Perhaps you have been wondering “What do Admissions interns do when they are not diligently writing blog posts?” or “Does Bennington have a weekly low-key poetry party on campus?” or even “What does Bennington do to celebrate finals?” Well, my inquisitive friends, this is the blog post you have been hoping for. We have compiled a list of the many, many things going on just this weekend in the hopes of answering all your weekend activity thoughts, hopes, and — dare I say it? — wildest dreams.
This Thursday night Chloe was finishing up an acting essay when she heard sirens and saw flashing lights out her window. She looked up: it was time…
I suppose it depends on what you’re hoping for — each season up here is different. There’s summer, fall, those weird days in fall which are totally summer, winter, extreme winter, mud season, and spring. Looking for a hot day to go swimming at the local lake? Come in early September. A cup of hot cocoa by a fireplace with wool blankets? I recommend winter.
But my favorite of all the seasons here are the beginning of fall and the end of spring. The campus is so beautiful and alive at any moment, even when the clouds are hanging low over the valley and you cannot see past the edge of the forest, but there is something undeniably magical about the place in early October when the trees change color all across the valley and the mountains. And magical again when the plants start waking up in April and May! There are so many blooming trees on campus, it’s like living in a dream.
But really, come any time, especially when classes are in session (September to mid-December and mid-February to June) . We love visitors!
Your trusted tree-hugger,
Sylvia M, ‘16
So, there are so, SO many questions in the inbox about portfolios so I thought I would address them in one post.
First, the portfolio is optional. Keyword: optional. You do not have to submit one, but you can if you want. We will not think any more or any less of you if do or don’t submit one. The bottom line is that the portfolio is an optional complement to the Common Application.
Think of the application as your first assignment at Bennington, so there is no right or wrong way to do things (but please don’t mail us your 16 foot sculpture -just take photos, we believe you). I know it is frustrating that we are so open ended but that is what a Bennington education is. Be weird, take risks, you can go your own way. There is no format to follow (welcome to Bennington…)
As far as suggestions or recommendations as to what to submit: Submit what you are proud of. We don’t mind long research papers, we like photos of things, send us your music, or a link to your videos. Send us your science experiment (not the actual experiment, just documentation) or share your poetry.
Since some of you want to know how to submit: when you send in your common application you will get a link a day or so after and that will give you access to a page where you can upload whatever you want to show us.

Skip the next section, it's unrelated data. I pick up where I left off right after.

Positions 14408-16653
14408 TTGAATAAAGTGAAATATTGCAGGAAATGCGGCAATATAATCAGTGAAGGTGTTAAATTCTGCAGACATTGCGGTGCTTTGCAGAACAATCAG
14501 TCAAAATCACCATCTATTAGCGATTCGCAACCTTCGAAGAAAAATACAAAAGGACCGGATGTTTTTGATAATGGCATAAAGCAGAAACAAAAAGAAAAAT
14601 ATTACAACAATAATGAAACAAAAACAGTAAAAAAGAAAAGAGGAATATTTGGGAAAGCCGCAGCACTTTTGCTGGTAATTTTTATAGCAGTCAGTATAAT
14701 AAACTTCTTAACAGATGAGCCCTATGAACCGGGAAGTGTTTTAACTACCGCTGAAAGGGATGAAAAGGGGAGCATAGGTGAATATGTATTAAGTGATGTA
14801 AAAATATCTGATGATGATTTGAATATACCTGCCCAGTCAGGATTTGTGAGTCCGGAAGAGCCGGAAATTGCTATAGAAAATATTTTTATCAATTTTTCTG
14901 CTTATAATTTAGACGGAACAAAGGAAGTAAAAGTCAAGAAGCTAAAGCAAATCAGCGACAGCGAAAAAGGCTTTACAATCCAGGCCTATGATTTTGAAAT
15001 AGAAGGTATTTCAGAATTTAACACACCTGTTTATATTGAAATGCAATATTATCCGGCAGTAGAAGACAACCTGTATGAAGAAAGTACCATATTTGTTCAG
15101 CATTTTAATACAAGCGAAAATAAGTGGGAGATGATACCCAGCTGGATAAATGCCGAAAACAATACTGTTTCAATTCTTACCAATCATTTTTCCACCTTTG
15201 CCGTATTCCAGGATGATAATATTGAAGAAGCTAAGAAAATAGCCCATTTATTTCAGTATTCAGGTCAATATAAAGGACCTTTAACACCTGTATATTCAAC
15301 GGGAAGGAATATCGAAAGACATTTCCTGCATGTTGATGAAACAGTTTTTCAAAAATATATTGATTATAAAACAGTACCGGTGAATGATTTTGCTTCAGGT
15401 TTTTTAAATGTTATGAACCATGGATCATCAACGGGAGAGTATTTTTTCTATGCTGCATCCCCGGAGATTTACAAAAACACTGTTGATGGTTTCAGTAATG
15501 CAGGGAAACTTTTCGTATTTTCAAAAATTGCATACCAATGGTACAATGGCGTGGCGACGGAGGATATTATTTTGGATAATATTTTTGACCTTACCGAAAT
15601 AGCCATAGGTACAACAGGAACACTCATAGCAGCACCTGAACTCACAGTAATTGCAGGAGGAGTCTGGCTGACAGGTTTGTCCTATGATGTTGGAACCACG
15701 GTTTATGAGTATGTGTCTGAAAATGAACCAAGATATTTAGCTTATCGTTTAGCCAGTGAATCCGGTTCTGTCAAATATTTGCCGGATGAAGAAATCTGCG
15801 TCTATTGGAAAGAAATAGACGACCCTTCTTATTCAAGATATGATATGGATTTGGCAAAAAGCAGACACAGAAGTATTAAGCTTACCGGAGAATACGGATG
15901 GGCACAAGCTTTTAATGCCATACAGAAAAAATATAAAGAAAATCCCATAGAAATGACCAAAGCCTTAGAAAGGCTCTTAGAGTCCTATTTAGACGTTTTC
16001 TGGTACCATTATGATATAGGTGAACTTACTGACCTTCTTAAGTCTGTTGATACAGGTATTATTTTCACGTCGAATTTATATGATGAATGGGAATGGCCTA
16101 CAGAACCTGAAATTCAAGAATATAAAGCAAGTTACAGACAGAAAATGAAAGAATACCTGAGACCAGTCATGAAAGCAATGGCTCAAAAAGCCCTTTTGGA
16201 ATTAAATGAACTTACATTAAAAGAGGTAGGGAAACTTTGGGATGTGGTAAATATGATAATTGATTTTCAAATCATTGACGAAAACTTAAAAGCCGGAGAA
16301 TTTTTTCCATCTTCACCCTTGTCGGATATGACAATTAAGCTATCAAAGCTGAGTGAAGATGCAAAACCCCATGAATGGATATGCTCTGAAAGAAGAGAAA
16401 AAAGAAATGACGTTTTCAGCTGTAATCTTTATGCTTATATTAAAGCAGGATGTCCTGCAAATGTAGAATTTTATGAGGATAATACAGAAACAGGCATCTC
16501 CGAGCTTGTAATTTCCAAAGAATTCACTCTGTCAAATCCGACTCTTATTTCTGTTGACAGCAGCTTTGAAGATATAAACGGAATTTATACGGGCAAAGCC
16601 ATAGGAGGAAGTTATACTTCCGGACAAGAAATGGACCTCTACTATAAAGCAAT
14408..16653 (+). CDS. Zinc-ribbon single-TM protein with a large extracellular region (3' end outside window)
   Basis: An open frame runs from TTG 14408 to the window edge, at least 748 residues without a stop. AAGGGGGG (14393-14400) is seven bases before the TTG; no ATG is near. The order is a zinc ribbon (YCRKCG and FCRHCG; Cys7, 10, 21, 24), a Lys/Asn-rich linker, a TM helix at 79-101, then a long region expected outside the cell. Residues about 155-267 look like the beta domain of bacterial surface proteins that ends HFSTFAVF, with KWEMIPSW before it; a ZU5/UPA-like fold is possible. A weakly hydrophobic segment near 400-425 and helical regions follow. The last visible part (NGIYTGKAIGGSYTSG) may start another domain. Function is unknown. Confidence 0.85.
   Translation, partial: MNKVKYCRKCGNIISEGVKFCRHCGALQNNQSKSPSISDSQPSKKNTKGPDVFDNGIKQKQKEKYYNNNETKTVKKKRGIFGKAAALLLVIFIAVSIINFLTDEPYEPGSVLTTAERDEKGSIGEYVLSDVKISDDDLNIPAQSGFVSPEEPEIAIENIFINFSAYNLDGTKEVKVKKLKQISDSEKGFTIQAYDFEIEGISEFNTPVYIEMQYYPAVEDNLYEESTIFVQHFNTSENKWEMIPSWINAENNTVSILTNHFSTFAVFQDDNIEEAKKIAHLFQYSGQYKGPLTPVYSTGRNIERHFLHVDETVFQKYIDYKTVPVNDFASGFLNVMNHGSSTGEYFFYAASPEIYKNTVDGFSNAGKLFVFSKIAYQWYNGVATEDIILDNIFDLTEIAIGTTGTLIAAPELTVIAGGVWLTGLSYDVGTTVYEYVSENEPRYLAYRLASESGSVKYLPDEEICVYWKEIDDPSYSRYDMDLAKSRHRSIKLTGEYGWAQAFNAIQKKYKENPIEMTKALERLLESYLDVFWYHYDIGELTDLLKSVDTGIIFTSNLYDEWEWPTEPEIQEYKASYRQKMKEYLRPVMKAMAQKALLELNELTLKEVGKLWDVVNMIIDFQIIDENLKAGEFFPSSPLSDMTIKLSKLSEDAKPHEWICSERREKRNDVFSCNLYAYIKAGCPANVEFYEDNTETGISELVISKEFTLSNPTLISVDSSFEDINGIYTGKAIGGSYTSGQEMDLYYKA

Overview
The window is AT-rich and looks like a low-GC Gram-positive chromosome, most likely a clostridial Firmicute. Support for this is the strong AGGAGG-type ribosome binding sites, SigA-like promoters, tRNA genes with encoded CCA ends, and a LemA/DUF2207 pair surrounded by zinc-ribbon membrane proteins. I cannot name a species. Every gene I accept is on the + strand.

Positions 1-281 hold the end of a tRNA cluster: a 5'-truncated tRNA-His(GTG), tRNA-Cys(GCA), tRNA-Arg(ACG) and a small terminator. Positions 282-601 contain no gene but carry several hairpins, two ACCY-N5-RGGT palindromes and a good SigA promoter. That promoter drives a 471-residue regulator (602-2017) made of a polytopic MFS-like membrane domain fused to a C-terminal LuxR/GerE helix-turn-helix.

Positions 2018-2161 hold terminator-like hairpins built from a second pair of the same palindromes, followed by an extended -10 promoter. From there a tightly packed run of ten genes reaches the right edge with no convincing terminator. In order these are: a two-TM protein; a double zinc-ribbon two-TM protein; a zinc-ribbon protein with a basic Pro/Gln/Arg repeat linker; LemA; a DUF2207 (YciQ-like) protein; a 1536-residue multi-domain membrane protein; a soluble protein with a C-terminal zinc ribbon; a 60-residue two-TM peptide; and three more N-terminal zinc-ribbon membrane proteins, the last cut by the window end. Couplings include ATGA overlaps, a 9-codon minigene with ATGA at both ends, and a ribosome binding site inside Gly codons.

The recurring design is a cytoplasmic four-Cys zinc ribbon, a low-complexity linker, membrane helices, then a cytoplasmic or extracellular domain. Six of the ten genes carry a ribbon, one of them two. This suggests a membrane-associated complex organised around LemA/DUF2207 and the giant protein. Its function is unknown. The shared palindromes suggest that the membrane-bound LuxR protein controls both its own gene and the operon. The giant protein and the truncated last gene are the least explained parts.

Best of luck. Trust that whatever you do will be fine.
(p.s ALAN: I finished the post, okay!?)
Glennis, a pleasant gluten-free (not by choice, mind you) midwesterner sits perched on her chair, sipping from her mug. Turned away from her computer, it is apparent she is not about to finish that blog post she is supposedly working on; still, she asks me for help. “Is this too sassy, Alan?” I only make it sassier, Glennis, whenever you ask me that question. Still, I’m certain I’ll read it over her shoulder in a few minutes just as she will for me.
Glennis is distracted; Eliana — an international student from London — is reading an article about two irresponsible parents who named their children “Aryan Nation” and Adolf Hitler”. They discuss Eliana’s hyphenated last name. What does a name say about you? The choices our parents make seem to follow until death; Eliana’s name is still a struggle for passports and airports. I can only image the difficulties Aryan faces.
Later tonight, Eliana will hang out with her friends in Kilpat house (there’s a concert going on in the common room, but she doesn’t know if she’ll go). Glennis will stop by a Christmas party in Noyes and a goodbye party in Sawtell, but her night will mainly be dominated by design: she has to make a chair by Sunday. I’d like to work too, but I will be hosting the aforementioned Christmas party.
With a question so big, sometimes you have to answer it by being extremely small. We’re just three students, but in a way I think this says what you want to know. The social scene is all over the place in the sense that it is what you make of it (party or work with friends…I favor the later). But we get along (for the most part) and cliques dissipate during the day because there is mutual respect for a diversity of lifestyles, and because everybody here has something to say.
I went out and took some pictures of a lot of kitchens, to give you a better overview of the average kitchen.
This kitchen belongs to Bingham. “This is a small kitchen” said Bingham resident Iris ‘16. Roughly 30 square feet!